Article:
L.A.H. Hogenhuis1 and 2A.M. Luyendijk-Elshout
1Maastricht, and 2University of Leiden, The Netherlands
The anatomical relationships of the trigeminal nerve in man, especially in the medial and posterior cranial fossae, were extensively studied from the mid-eighteenth to the early nineteenth century by German, Austrian, Italian and Polish anatomists such as Paletta 1748-1832; Meckel 1724-1774; Hirsch 1765; Wrisberg 1777; Procháska 1749-1820; von Sömmerring (1755-1830) 1778, 1796, 1800; Hildebrand 1803; Niemeyer 1812. August Carl Bock (1782-1833), who published his Beschreibung der fünften Nervenpaares und seiner Verbindungen mit anderen Nerven, vorzüglich mit dem Gangliensysteme (Description of the fifth nerve pair and its connections with other nerves, with special reference to the ganglionic system) in Leipzig it 1817, was largely guided by previous neuroanatomical work by Johann Friedrich Meckel (1724-1774), summarized in his Tractus anatomicophysiologicus de quinto pare nervorum cerebri. Bock's little-known work is important for the early contribution it made to the conceptualization of the neural circuit --now generally accepted on the basis of neuroanatomical evidence. In particular, Bock demonstrated the connections between the sympathetic nerves and the autonomic ganglia related to the eye, differing on this point from Meckel who was at that time regarded as the authority on the neuroanatomy of the fifth cranial nerve. Of further interest are the originality of the technique used, the elegant presentation of the results and the original choice of the dissection model of the trigeminal block for the teaching of neuroanatomy in the early nineteenth century.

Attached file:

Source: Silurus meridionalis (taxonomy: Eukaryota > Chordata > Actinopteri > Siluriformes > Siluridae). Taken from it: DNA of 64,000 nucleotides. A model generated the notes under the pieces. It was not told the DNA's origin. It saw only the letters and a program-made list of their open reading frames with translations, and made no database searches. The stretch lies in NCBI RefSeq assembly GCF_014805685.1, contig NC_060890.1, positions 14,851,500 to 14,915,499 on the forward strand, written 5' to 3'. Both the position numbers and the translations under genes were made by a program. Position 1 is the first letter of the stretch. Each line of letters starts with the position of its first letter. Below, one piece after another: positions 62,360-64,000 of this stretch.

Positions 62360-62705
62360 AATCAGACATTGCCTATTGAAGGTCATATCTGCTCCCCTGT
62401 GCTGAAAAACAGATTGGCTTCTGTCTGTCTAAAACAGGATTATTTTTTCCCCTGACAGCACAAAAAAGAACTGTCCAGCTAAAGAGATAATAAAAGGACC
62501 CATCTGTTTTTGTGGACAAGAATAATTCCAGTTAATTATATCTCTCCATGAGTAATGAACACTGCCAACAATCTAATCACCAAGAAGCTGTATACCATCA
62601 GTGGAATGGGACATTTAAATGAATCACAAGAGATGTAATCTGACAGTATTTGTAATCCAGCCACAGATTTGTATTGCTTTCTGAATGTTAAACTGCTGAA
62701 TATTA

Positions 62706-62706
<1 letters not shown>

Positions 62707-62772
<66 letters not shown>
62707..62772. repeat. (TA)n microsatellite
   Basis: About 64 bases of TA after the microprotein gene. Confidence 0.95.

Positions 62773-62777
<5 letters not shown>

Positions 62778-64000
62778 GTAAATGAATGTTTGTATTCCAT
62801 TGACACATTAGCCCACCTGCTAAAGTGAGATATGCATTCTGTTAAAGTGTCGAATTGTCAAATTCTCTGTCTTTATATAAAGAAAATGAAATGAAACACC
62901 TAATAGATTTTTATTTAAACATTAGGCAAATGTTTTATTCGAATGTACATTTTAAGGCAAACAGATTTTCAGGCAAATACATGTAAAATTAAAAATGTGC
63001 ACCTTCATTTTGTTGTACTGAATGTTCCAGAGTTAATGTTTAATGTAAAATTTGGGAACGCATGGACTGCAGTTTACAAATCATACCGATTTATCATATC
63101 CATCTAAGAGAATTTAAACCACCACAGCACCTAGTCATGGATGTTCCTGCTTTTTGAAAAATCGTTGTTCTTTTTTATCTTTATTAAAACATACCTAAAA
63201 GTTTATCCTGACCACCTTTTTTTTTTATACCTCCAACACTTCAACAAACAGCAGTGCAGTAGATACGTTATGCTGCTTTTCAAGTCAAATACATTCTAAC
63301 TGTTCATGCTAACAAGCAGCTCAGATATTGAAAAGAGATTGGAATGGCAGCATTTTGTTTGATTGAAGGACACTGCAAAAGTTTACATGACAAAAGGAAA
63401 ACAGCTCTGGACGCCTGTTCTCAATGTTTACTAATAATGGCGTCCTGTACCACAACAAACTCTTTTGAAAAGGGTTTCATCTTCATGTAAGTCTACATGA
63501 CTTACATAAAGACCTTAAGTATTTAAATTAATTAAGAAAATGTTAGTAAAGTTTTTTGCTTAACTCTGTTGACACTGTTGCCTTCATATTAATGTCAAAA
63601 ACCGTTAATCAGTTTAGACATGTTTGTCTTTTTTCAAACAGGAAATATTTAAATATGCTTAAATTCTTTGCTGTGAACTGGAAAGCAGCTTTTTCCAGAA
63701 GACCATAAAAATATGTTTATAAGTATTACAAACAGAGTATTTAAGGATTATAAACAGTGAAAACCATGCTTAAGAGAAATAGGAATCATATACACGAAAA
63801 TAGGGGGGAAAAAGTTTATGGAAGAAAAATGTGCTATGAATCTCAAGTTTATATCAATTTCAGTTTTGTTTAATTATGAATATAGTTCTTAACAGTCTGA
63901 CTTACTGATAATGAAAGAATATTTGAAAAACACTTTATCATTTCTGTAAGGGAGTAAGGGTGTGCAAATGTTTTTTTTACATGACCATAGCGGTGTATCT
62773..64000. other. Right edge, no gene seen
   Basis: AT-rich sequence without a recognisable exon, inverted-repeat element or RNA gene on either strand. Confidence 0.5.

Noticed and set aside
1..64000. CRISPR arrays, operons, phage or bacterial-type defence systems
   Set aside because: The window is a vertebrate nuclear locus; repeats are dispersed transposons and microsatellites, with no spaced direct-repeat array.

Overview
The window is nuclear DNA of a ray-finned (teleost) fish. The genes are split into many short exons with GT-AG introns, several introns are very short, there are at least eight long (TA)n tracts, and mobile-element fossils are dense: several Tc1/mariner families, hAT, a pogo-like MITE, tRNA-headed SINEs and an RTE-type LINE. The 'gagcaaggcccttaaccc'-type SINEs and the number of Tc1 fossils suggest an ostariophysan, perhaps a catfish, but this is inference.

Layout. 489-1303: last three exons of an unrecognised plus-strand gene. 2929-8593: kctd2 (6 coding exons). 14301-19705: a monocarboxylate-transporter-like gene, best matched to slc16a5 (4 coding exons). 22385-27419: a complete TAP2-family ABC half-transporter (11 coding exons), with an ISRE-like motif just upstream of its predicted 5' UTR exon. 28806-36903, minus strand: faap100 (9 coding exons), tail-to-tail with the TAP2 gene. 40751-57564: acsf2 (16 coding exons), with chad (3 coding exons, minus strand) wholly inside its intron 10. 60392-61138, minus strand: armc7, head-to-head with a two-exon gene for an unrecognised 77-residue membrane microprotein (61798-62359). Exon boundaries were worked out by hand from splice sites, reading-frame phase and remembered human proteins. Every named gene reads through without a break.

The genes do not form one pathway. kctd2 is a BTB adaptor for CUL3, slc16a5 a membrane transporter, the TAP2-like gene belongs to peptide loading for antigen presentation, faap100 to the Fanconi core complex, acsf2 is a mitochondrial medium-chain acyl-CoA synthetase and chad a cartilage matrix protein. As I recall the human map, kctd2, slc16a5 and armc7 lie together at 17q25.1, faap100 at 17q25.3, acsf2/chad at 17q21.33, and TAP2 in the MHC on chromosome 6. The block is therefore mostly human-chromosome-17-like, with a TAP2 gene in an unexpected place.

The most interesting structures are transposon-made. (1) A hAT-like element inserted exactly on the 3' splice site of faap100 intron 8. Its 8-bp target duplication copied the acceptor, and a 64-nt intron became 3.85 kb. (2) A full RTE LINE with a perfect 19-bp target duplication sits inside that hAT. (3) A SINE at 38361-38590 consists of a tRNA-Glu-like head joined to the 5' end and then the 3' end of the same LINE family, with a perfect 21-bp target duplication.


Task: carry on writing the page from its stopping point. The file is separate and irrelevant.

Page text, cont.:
Friday, 20 June 1997, 11.05 - 11.25
Second Annual Meeting of the International Society for the History of the Neurosciences (ISHN) and 6th Meeting of the European Club on the History of Neurology (ECHN)
Leiden, The Netherlands